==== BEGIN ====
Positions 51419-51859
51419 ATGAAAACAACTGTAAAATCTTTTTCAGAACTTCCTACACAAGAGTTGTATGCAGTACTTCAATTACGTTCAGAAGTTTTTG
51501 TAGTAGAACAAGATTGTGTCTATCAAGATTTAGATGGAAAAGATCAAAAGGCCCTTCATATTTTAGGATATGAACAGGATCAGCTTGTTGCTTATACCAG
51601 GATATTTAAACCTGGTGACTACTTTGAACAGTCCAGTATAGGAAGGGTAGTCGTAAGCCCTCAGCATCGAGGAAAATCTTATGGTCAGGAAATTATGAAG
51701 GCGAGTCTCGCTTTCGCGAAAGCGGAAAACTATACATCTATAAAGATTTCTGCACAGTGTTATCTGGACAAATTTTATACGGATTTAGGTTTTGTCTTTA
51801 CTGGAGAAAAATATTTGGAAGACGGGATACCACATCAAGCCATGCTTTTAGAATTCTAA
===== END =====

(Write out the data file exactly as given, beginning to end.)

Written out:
Positions 51419-51859
51419 ATGAAAACAACTGTAAAATCTTTTTCAGAACTTCCTACACAAGAGTTGTATGCAGTACTTCAATTACGTTCAGAAGTTTTTG
51501 TAGTAGAACAAGATTGTGTCTATCAAGATTTAGATGGAAAAGATCAAAAGGCCCTTCATATTTTAGGATATGAACAGGATCAGCTTGTTGCTTATACCAG
51601 GATATTTAAACCTGGTGACTACTTTGAACAGTCCAGTATAGGAAGGGTAGTCGTAAGCCCTCAGCATCGAGGAAAATCTTATGGTCAGGAAATTATGAAG
51701 GCGAGTCTCGCTTTCGCGAAAGCGGAAAACTATACATCTATAAAGATTTCTGCACAGTGTTATCTGGACAAATTTTATACGGATTTAGGTTTTGTCTTTA
51801 CTGGAGAAAAATATTTGGAAGACGGGATACCACATCAAGCCATGCTTTTAGAATTCTAA